U.S. Supreme Court Sides with Alaska Moose Hunter in Land Management Case
March 22, 2016
While not a decisive victory for John Sturgeon, the Alaska moose hunter who brought the case forward, and who will now have to continue fighting his case in court, it does represent a significant win for Alaska’s sovereignty. The vacated 9th Circuit ruling has been used, and would have continued to be used, by the federal government as a springboard for extensive federal regulation which would have harmed hunters and stymied development on state and Native Corporation lands.
At issue in the case is who, under the Alaska National Interest Lands Conservation Act of 1980 (ANILCA), controls state and Native property located within the outer boundaries of ANILCA Conservation System Units. In November, Senators Lisa Murkowski, Dan Sullivan and Congressman Don Young submitted an amicus curiae brief, arguing that only the State of Alaska and Alaska Native Corporations, and not the federal government, are empowered to make land use decisions on non-federal land in Alaska.
The court did not resolve the question of whether the Park Service could regulate vessel traffic on the Nation River, or if it could regulate other state and Native Corporation lands in Alaska. However, Chief Justice John Roberts, who wrote the opinion, found that the 9th Circuit’s decision didn’t take into account that ANILCA envisioned that public lands in Alaska would not be managed like other public lands across the country.
In the Court’s own words, “ANILCA repeatedly recognizes that Alaska is different” and ANILCA’s “Alaska-specific provisions reflect the simple truth that Alaska is often the exception, not the rule” when it comes to the Park Service’s general land management authority.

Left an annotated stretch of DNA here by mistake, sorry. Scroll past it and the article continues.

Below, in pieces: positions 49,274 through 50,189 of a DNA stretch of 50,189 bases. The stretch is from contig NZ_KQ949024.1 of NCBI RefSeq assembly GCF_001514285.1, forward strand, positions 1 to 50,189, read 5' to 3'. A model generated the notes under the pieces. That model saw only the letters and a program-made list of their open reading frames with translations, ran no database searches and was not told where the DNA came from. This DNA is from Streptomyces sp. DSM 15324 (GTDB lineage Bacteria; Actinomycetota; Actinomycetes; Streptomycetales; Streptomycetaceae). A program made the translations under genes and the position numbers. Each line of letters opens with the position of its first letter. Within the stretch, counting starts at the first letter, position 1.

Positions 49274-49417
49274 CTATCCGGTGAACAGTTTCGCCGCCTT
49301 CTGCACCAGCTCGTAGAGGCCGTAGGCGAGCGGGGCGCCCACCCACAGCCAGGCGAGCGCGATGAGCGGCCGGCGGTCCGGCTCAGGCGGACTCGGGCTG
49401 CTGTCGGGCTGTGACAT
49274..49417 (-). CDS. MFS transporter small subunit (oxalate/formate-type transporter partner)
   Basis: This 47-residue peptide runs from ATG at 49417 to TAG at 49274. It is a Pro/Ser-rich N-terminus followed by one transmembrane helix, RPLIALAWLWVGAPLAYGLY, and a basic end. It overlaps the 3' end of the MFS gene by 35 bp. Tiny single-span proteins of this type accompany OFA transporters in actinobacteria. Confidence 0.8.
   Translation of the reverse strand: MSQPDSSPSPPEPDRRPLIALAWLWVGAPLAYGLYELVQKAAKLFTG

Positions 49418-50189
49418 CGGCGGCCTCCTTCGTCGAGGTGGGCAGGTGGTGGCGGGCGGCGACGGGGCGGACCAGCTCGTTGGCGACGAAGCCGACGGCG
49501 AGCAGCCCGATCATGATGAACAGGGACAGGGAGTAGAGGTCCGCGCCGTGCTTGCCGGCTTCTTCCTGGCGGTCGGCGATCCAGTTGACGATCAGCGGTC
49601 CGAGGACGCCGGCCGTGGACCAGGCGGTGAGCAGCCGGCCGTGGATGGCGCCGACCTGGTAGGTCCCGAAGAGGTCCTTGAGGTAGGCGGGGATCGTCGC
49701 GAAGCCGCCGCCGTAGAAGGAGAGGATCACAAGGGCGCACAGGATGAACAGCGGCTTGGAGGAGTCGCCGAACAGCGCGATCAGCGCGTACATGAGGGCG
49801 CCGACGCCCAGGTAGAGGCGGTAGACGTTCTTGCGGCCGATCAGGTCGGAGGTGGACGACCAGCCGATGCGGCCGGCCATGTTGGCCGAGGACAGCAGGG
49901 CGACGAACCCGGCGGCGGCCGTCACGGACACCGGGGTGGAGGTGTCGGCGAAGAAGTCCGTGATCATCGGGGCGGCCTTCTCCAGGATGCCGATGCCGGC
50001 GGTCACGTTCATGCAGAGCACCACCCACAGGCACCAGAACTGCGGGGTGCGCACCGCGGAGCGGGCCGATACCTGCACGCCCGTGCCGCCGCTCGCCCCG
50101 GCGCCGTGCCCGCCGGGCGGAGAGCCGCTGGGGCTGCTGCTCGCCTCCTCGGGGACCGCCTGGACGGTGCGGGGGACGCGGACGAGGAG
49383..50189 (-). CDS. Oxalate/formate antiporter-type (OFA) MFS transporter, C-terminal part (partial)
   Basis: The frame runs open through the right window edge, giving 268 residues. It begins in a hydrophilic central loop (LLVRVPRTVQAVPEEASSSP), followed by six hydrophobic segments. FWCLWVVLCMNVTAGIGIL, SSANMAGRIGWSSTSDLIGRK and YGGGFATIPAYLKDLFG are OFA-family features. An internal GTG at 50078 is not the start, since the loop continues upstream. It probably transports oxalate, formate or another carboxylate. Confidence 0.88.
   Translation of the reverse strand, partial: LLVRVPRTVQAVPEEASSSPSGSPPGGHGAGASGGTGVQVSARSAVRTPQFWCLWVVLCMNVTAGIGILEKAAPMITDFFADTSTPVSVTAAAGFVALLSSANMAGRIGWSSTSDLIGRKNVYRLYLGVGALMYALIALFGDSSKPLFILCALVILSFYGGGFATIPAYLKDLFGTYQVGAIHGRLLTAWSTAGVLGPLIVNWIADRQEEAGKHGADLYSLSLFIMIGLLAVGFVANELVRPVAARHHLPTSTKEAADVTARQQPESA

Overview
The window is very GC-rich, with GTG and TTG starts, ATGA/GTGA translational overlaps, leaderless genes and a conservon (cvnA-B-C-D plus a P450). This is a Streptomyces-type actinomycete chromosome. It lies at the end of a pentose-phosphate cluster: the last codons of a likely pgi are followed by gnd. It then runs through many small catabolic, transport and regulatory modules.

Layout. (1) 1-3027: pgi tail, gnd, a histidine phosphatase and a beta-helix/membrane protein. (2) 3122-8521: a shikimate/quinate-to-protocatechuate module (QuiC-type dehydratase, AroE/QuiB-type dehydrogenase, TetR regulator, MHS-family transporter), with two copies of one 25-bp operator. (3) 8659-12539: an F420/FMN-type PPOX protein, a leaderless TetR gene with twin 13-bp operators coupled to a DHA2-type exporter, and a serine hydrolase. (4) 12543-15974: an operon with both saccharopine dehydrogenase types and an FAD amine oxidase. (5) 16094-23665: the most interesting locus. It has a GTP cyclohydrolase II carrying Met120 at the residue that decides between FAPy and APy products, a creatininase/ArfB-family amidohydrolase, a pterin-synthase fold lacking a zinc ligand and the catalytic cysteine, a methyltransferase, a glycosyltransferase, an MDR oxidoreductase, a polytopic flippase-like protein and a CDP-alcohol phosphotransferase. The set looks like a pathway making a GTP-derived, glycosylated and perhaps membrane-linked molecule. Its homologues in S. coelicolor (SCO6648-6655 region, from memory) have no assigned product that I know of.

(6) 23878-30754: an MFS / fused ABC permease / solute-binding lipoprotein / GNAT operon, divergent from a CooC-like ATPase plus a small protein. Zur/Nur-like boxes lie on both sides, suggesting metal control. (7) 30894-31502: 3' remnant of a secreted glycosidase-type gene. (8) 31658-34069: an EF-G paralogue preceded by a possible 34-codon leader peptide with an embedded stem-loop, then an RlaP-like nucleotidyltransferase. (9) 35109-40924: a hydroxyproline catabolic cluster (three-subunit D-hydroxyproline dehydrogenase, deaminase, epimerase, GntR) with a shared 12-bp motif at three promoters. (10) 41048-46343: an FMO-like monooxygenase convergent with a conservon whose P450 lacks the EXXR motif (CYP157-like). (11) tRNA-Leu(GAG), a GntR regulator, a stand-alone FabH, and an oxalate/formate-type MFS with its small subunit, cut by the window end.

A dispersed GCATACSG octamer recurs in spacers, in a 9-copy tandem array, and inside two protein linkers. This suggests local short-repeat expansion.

“John Sturgeon is a hero for taking his challenge all the way to the Supreme Court and winning this initial, and unanimous, victory over a tortured legal interpretation by the National Park Service,” said U.S. Senator Lisa Murkowski (R-AK). “Unfortunately, this decision is not the last step, but only the start of the next chapter in our fight to secure the rights promised to Alaskans. We must continue to rally behind John, and support his cause, until lower courts also recognize what the Supreme Court affirmed today: that Alaska is different, even exceptional, and that federal overreach is unacceptable.”
“I am gratified that the Supreme Court unanimously recognized unique nature of Alaska and that the 9th Circuit’s decision was fundamentally flawed,” said U.S. Senator Dan Sullivan (R-AK). “In Alaska, our land and our waters are our lifeblood. The more the federal government takes, the less control we have over our economic destiny. The people of Alaska know this. John Sturgeon knows this. As evidenced by the opinion, members of the Supreme Court seem to understand this. However, I am disappointed that John Sturgeon didn’t get the decisive victory that he deserved. We all need to continue to work together on these important issues, including continued vigilance when Federal agencies ignore ANILCA.”
“Today’s ruling wasn’t the KO punch we were looking for in our fight against the massive overreach of the National Park Service, but it was a small victory for Alaska and the unique relationship we share with the federal government,” said Congressman Don Young (R-AK). “From the beginning, a unified front has argued that the National Park Service has overstepped its boundaries through a wholesale neglect of ANILCA and many provisions that protect Alaska’s sovereignty. While the Supreme Court stopped short of reaching a conclusion today, they went to great lengths to describe the uniqueness of Alaska and the historical context to the many instances in ANILCA that prescribe exceptions to the status quo federal management – recognizing ‘the simple truth that Alaska is often the exception, not the rule.’ I hope the 9th Circuit Court of Appeals, the nation’s leading activist court, takes the Supreme Court’s condemnation of their legal interpretation seriously as they reconsider this extremely critical case.”